Traffic on Route 58 near Kroemer Avenue this past weekend. (Photo: Peter Blasl)

File photo: Peter Blasl

What a difference a word makes. Twelve years ago, following countless community meetings and after spending nearly $100,000 of taxpayer money, our Town Board finally adopted Riverhead’s current Comprehensive Master Plan. The plan’s goal? To ensure that future development would proceed in an orderly, intelligent fashion that mirrors the vision we residents outlined for the town we love.

In my opinion badgeThen, one Tuesday afternoon in May 2009, despite all the time, energy, and effort that went into crafting that noble plan, it was essentially forever undone, when unceremoniously and without public participation, our Town Board substituted the word “guideline” in place of the word “requirement” in our zoning code.

That one word change completely amended what developers can get away with in Riverhead. Can you imagine suggesting a “guideline” that seat belts be worn while driving a car? It doesn’t work. The lax use of language in our code has provided a huge loophole for crafty attorneys to make mischief with our zoning code and has undone the will of the people. That seemingly innocent, one word amendment has changed land use in 17 separate zoning districts and has changed Riverhead’s future forever.

Zoning codes divide a town into separate districts, thereby preserving the desirable characteristics of each type of setting. These laws limit building dimensions and scope and spell out required building features. For example zoning in our rural corridors allows for a very limited range of roadside shops and services that are compatible with the agricultural and rural setting. The loophole created with the word change from requirement to guideline allowed a project that would have permitted four small roadside shops, to become a 42,000-square-foot development project with multiple building, a bistro and courtyard to move forward. This loophole is one example of zoning changes done since the master plan was adopted that should be reviewed. By recommending “guidelines” or merely making “suggestions” as opposed to enforcing requirement standards our Town Board has watered down the will of people and weakened the master plan.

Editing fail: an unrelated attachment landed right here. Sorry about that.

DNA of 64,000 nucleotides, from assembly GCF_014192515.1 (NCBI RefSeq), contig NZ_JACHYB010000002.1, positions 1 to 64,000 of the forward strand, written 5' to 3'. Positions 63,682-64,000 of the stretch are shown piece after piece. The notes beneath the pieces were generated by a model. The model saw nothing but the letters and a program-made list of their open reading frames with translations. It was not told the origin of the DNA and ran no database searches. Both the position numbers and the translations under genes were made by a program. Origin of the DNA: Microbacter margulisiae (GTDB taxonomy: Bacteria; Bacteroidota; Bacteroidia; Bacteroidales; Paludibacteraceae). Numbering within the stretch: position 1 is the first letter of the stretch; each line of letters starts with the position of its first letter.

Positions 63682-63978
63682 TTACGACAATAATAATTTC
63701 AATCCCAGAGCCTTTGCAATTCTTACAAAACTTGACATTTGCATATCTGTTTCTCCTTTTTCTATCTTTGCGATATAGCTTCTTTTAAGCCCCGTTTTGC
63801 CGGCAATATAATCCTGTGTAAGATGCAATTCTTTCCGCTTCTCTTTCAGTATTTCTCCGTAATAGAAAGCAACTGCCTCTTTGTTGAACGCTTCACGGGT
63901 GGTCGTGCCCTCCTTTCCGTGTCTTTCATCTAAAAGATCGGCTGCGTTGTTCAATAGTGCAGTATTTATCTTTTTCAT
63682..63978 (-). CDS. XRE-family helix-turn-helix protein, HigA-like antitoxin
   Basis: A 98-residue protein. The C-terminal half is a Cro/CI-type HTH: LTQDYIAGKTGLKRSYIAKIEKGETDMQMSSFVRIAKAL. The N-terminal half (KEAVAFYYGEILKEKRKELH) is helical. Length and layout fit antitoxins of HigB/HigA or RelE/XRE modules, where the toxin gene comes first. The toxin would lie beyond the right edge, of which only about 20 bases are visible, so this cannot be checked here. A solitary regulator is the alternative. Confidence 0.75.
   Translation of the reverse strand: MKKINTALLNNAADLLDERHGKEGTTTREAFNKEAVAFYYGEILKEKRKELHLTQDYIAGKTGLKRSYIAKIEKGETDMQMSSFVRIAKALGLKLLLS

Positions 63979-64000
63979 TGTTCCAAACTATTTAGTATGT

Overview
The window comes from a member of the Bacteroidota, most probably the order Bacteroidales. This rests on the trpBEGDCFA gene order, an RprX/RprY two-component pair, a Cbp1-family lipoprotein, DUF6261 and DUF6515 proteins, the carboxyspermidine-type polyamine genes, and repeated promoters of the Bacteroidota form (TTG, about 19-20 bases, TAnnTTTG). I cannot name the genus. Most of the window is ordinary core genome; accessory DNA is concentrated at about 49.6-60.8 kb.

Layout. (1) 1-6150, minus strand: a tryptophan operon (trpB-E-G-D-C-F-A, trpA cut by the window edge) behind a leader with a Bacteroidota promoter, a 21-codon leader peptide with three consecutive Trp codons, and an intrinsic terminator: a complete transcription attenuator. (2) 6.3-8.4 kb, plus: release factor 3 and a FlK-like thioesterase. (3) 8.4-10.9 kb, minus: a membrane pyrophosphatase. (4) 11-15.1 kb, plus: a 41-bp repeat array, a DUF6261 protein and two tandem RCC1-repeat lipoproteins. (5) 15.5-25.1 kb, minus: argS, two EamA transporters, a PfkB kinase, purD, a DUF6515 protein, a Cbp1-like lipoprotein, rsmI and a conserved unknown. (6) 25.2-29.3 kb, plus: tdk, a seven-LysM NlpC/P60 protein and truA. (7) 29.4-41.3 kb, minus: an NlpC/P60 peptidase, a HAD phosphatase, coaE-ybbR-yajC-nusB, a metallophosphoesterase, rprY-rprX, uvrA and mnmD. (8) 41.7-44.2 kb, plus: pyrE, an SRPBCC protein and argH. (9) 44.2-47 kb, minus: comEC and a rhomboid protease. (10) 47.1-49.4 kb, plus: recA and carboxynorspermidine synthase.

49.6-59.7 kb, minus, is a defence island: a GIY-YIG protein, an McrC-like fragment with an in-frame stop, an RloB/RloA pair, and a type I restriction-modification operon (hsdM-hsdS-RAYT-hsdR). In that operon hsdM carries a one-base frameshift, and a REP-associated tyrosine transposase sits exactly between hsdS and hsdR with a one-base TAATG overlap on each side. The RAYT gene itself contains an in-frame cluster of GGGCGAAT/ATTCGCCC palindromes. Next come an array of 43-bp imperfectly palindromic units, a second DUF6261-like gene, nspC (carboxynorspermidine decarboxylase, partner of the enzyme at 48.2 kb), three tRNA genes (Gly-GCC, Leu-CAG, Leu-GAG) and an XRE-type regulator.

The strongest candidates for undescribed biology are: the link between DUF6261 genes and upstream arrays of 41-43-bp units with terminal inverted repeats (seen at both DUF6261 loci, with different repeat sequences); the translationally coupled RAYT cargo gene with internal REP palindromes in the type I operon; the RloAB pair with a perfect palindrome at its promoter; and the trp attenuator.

Zoning should be a well-defined set of rules that govern the buildout in our hamlets, commercial, industrial and rural areas. Zoning is supposed to help bring about orderly growth and change. Zoning is supposed to reflect the intent of the master plan. Our zoning no longer does. Too often we basically spot zone for developers we like. Too often we ignore the hard work that so many put into the 2003/2004 master plan.

With numerous bad projects proposed for Jamesport, a directionless EPCAL plan and the extreme challenges facing Wading River, now is the time for land use leadership. Now is the time to close the loopholes. It is one more reason the town board should review and update the 13-year old master plan.


Laura Jens-Smith is a resident of Laurel and was a candidate for Riverhead Town Board in the 2015 election.

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